The teenage years can be challenging, both emotionally and physically, for young people. They represent a period of rapid change and are an important period of development and transition from childhood to adulthood.
NCPHWR Researchers James White, Michaela James and Professor Jane Noyes talk about their research around prevention and explain why the teenage years are so pivotal in healthy development.
Dr James White, NCPHWR Researcher, based at DECIPHer, Cardiff University
Risk behaviours, such as smoking and drug use, can group together during the teenage years – leading to health problems and diseases later in life. Currently, we do not know which interventions are effective in preventing multiple risk behaviours among children and young people.
In a recent collaborative review led by Bristol University Medical School, we analysed existing studies which looked at ways of preventing or decreasing engagement in two or more risk behaviours among young people aged 8 to 25 years.
The team’s findings suggest that universal school‐based interventions, offered to all children, were the most effective way of preventing multiple risk behaviours, such as tobacco use, alcohol use, illicit drug use, and antisocial behaviour, as well as physical activity among young people.
The finding that a single school-based intervention was effective in preventing more than one risk behaviour is important as schools provide a replicable platform for population-wide intervention delivery.
Michaela James, NCPHWR Researcher (ACTIVE), based at Swansea University
The UK department of health recommends that young people (aged five to 18) should get at least 60 minutes of physical activity a day. But not enough teenagers actually do.
In schools, children and teens are taught from a young age about the benefits of being active. They should know that it reduces the risk of obesity, coronary heart disease and diabetes, and increases well-being. Yet the lack of teenagers’ activity has become such an issue that it is now a serious public health concern.
For our latest project, ACTIVE (The active children through individual vouchers evaluation project), we wanted to give young people the chance to make their own recommendations to help others of the same age be more active now, and carry on being active in the future.
We worked with more than 70 teenagers from seven secondary schools in Swansea to come up with a list of easily implementable recommendations. Recommendations ranged from lowering the cost, making activities more local, giving teenagers a choice of activities and providing activities at girls enjoy.
Researchers and policy makers play a vital role in designing physical activity schemes, but they often do not speak directly to the groups they want to target. By including the teens’ own recommendations in solutions for the future, we might be able to finally solve the national problem of young people being inactive.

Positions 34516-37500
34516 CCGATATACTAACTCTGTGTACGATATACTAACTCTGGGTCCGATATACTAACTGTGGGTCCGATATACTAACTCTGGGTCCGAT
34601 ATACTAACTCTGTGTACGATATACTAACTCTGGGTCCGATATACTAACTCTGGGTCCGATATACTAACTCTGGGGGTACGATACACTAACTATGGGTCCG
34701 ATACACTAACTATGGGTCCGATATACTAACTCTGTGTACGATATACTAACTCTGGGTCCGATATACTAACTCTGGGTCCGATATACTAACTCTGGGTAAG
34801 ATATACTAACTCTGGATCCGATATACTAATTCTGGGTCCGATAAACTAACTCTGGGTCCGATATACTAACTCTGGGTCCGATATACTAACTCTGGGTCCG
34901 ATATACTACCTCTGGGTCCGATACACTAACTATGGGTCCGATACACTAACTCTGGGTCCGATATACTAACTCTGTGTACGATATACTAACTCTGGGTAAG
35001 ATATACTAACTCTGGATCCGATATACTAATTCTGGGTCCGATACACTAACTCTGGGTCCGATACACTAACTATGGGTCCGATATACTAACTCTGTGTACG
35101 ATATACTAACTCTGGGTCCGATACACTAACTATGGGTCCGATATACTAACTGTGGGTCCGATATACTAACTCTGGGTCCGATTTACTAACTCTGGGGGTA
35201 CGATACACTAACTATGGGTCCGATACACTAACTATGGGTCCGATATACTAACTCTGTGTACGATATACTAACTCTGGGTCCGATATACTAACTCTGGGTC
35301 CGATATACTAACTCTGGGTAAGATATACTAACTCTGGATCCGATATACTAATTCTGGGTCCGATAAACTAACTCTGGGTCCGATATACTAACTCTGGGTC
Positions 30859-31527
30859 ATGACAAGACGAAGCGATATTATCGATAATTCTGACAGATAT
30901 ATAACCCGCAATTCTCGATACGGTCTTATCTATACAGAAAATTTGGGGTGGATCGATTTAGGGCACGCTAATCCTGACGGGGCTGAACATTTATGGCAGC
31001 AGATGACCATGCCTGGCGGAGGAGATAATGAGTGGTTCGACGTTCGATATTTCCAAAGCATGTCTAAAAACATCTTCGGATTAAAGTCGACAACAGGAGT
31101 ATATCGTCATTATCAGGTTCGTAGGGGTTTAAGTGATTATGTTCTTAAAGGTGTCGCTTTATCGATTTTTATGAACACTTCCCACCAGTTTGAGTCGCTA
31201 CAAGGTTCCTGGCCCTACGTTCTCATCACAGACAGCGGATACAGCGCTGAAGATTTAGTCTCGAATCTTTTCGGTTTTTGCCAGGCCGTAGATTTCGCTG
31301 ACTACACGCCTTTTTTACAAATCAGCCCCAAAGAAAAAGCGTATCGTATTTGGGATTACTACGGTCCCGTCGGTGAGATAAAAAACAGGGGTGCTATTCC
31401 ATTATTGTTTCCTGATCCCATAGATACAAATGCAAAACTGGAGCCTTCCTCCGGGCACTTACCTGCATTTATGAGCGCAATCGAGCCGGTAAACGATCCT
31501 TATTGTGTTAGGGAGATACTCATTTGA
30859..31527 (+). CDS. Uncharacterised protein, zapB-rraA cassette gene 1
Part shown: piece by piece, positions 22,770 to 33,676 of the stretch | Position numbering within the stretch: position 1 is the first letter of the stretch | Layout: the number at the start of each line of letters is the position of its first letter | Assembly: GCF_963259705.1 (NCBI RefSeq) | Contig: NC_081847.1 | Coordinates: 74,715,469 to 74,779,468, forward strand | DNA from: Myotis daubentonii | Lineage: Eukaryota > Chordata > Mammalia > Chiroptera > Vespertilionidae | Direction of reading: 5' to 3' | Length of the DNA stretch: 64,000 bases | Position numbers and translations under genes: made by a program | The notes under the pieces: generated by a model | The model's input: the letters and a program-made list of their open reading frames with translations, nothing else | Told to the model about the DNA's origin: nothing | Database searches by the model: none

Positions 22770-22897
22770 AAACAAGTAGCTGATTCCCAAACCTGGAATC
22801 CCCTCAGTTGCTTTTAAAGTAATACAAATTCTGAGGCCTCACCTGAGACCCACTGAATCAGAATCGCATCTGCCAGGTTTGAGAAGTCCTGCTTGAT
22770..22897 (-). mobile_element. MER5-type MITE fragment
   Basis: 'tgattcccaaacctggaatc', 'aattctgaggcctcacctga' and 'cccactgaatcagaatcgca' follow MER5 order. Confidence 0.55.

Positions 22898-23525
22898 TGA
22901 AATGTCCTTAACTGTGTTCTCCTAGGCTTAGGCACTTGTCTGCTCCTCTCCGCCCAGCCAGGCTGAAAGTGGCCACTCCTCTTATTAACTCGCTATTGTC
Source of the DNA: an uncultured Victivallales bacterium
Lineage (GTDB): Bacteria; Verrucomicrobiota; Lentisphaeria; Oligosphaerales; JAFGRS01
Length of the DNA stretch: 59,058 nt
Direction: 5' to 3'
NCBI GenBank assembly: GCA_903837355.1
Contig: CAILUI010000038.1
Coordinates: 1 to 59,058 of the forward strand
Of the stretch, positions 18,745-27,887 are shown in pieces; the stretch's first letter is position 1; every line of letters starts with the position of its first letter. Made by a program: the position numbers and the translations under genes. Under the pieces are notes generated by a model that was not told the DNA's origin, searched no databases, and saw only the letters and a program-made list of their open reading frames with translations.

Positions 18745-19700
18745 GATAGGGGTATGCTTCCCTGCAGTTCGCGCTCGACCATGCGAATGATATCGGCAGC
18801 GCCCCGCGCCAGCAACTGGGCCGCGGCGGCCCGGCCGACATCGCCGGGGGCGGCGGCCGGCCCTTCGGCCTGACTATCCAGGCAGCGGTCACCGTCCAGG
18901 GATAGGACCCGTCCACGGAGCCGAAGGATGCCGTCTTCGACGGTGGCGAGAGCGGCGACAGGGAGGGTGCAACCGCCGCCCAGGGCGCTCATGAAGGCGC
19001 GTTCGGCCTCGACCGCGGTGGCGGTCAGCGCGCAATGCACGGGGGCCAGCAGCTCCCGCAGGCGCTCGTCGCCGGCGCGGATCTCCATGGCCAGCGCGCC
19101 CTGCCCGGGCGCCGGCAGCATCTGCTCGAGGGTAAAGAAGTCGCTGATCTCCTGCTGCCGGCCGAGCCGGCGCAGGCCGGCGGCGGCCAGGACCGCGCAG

We cannot underestimate the power of prevention in the form of activity, not just for physical health but also for mental health too. We are excited to take ACTIVE forward and turn it into a leading project for prevention.
Professor Jane Noyes, Deputy Director NCPHWR, based in Bangor University
Around 49,000 children aged 0–18 years in the UK are living with a life‐limiting or life‐threatening condition and around 13,000 are in the 18–25 age group. In the UK, planning for transition services can start at around age 14 years and continues up until transfer between the ages of 16–18 years.
Despite two decades of research and initiatives to improve the quality of the service, young people with life-limiting conditions still find transition unsatisfactory – and we still do not fully understand what the differences between children’s and adult palliative care services are that create difficulties for young people.
In our study we explored these differences, difficulties and experiences of young people and their families during the transition in more depth. We identified 6 areas where conflicting realities existed, that help explain the confusion, anger and alienation young people and their parents experienced – including differences in communication, involvement in decision making and funding. The work also included a set of recommendations for a new palliative care model to support the transition from child to adult care.
The findings and recommendations from our study provide guidance that can be used to prevent these issues and bring about changes in practice, helping target care more effectively and ultimately lead to a significantly better service and quality of life for patients and their families.
Young people with life-limiting conditions can be traumatised and their health and wellbeing can be affected by the process of transitioning from children’s to adult services. A more proactive approach to prevent the known problems in communication and service coordination from occurring could help mitigate the negative impacts on young people and their families.
Click the image below to read the next article which focuses on supporting parents and the family: